Summary: Low to moderate stress can help build resilience and reduce the risk of developing serious mental health disorders, including depression and antisocial behavior, new research reports.
A source: University of Georgia
It may seem like a lot to hang over your head, but this stressful period at work may actually be good for your brain, according to new research from the University of Georgia’s Institute for Youth Development.
Published Psychiatry Research, research has found that low to moderate levels of stress can help people develop resilience and reduce the risk of mental health disorders such as depression and antisocial behavior. Low to moderate stress can also help people cope with future stressful encounters.
“If you’re in a stressful environment, you may develop coping mechanisms that allow you to be a more efficient and effective worker and organize yourself in ways that help you perform,” said Assaf Oshri, lead author of the study and an associate professor in the College of Family and Consumer Sciences.
Stress from studying for an exam, preparing for a big meeting at work, or taking extra time to close a deal can lead to personal growth. For example, rejection by a publisher may cause a writer to reconsider his style. And being fired can make someone reassess their strengths and whether they should stay in their field or branch out into something new.
But the line between the right amount of stress and too much stress is thin.
“It’s like when you do something really hard and your skin gets a little irritated,” continued Oshry, who directs the UGA Institute for Youth Development. “You make your skin adapt to the pressure you’re applying to it. But if you overdo it, you’ll cut your skin.”
Good stress can act as a vaccine against the effects of future challenges
The researchers relied on data from the National Institutes of Health-funded Human Connectome Project, which aims to understand how the human brain works.
For this study, researchers analyzed project data from more than 1,200 young adults who reported their stress levels using a questionnaire commonly used in research to determine how people find their lives uncontrollable and stressful.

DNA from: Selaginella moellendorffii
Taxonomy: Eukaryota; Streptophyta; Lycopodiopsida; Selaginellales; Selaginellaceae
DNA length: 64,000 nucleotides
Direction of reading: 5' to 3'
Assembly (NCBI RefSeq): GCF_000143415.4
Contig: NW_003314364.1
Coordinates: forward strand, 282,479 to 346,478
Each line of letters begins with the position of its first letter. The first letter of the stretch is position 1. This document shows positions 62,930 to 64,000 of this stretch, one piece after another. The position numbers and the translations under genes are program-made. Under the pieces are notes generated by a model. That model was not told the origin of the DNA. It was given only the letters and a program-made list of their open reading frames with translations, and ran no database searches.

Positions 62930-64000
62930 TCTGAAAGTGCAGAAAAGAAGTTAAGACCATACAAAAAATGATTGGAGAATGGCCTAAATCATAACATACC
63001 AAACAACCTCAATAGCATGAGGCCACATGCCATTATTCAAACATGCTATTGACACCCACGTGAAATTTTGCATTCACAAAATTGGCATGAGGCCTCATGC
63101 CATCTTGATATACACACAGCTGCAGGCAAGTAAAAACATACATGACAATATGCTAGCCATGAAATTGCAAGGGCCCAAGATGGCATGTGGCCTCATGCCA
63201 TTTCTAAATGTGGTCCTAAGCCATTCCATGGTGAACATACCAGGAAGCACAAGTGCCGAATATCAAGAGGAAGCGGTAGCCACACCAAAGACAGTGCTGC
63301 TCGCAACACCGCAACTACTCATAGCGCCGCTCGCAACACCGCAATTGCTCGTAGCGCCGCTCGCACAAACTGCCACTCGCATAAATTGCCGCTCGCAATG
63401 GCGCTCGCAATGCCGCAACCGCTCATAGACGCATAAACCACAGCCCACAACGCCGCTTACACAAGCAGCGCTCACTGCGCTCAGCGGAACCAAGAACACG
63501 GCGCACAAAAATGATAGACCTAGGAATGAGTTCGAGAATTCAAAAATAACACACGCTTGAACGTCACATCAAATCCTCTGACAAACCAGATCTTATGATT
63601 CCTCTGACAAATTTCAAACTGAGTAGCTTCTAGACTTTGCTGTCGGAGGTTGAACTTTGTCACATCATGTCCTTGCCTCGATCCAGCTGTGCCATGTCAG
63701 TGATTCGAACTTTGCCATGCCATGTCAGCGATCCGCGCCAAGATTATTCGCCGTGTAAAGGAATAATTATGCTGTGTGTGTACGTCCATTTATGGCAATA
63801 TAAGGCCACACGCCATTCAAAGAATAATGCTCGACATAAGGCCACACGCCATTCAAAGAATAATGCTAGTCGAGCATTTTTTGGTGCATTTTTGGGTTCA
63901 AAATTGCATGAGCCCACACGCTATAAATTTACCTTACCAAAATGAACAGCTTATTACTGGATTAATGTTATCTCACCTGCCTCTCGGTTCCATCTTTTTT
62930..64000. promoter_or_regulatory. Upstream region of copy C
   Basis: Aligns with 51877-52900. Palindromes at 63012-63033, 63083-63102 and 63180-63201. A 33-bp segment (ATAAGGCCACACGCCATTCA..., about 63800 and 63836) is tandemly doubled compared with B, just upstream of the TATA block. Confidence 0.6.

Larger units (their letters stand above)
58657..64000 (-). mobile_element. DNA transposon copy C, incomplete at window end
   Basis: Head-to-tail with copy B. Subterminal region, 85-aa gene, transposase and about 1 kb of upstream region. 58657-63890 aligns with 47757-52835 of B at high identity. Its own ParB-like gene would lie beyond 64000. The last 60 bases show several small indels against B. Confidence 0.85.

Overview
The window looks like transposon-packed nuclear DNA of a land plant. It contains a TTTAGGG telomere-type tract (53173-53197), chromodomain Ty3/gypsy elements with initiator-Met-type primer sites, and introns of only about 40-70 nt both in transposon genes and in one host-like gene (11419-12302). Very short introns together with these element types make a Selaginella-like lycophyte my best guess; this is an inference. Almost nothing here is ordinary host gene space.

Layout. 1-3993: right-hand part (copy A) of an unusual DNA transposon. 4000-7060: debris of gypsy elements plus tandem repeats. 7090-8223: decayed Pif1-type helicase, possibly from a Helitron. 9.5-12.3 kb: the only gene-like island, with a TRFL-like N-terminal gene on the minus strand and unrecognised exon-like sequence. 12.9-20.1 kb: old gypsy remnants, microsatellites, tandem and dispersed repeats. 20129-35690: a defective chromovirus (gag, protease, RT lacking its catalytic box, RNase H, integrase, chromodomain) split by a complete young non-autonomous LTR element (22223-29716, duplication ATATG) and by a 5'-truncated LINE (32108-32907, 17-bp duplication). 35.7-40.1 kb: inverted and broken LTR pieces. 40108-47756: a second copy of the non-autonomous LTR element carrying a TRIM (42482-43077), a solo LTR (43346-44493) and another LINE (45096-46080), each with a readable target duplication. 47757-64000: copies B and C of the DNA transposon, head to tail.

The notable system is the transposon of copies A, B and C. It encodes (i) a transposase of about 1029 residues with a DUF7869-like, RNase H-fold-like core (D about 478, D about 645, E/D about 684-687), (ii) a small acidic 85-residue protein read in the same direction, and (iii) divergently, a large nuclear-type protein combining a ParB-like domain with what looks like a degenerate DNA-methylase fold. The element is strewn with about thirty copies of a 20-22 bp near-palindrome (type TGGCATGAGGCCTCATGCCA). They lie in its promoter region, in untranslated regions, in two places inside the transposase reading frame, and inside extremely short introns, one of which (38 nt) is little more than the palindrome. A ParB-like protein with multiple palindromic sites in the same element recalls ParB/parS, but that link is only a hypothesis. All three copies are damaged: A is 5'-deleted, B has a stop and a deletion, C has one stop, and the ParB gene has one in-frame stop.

Participants answered questions about how often they experienced certain thoughts or feelings, such as, “In the past month, how often have you been upset because of something that happened unexpectedly?” and “how many times in the past month have you found yourself unable to keep up with all the things you need to do?”
Their neurocognitive abilities were assessed using tests that measured attention and the ability to suppress automatic responses to visual stimuli; cognitive flexibility or the ability to switch between tasks; picture sequence memory, which involves remembering an increasingly long series of objects; working memory and processing speed.
The researchers compared these findings with participants’ responses to several measures of anxiety, attention problems, and aggression, among other behavioral and emotional problems.
The analysis suggests that low to moderate levels of stress are psychologically beneficial and may act as a form of vaccination against the development of mental health symptoms.
“Most of us have bad experiences that make us stronger,” Oshri said. “There are specific experiences that can help you develop or develop skills that will prepare you for the future.”
But the ability to cope with stress and adversity varies from person to person.
Things like age, genetic predisposition, and the presence of a support community in times of need play a role in how well people deal with adversity. While a little stress can be good for cognition, Oshry warns that high stress levels can be incredibly damaging, both physically and mentally.
“At a certain point, stress becomes toxic,” he said. “Chronic stress can have the same health and psychological consequences as stress from living in poverty or exposure to violence. It affects everything from your immune system to emotional regulation to brain function. Not all stress is good stress.”
The study was co-authored by Zehua Cui and Corey Carvalho of the University of Georgia’s Department of Human Development and Family Sciences and Sihong Liu of Stanford University.
About this stress research news
Author: Cole Soseby
A source: University of Georgia
The connection: Cole Soseby – University of Georgia
Photo: Image is in the public domain
Original research: Closed access.
“Is Perceived Stress Associated with Improved Cognitive Performance and Reduced Risk of Psychopathology? Testing the Hormesis Hypothesis” Assaf Oshri et al. Psychiatry Research
Is perceived stress associated with increased cognitive functioning and decreased risk of psychopathology? Testing the hormesis hypothesis
Extensive research documents the impact of psychosocial stress on a person’s lifetime risk of developing psychiatric symptoms. Furthermore, there is evidence that cognitive functioning mediates this link. However, a growing body of research suggests that limited stress may have cognitive benefits that contribute to resilience.
It is hypothesized that low to moderate levels of stress are associated with more adaptive outcomes. hormesis. Using a sample of young adults from the Human Connectome Project (Do not = 1206, 54.4% women, Man act = 28.84), this study aimed to test the hormetic effect between low and moderate perceived stress and psychopathological symptoms (internalizing and externalizing symptoms), as well as to cross-examine the mediating role of cognitive function in this effect.
Results indicated cognitive functioning as a mediating mechanism underlying the curvilinear association between perceived stress and externalizing, but not internalizing, behavior.
This study provides preliminary support for the benefits of limited stress on the human resilience process.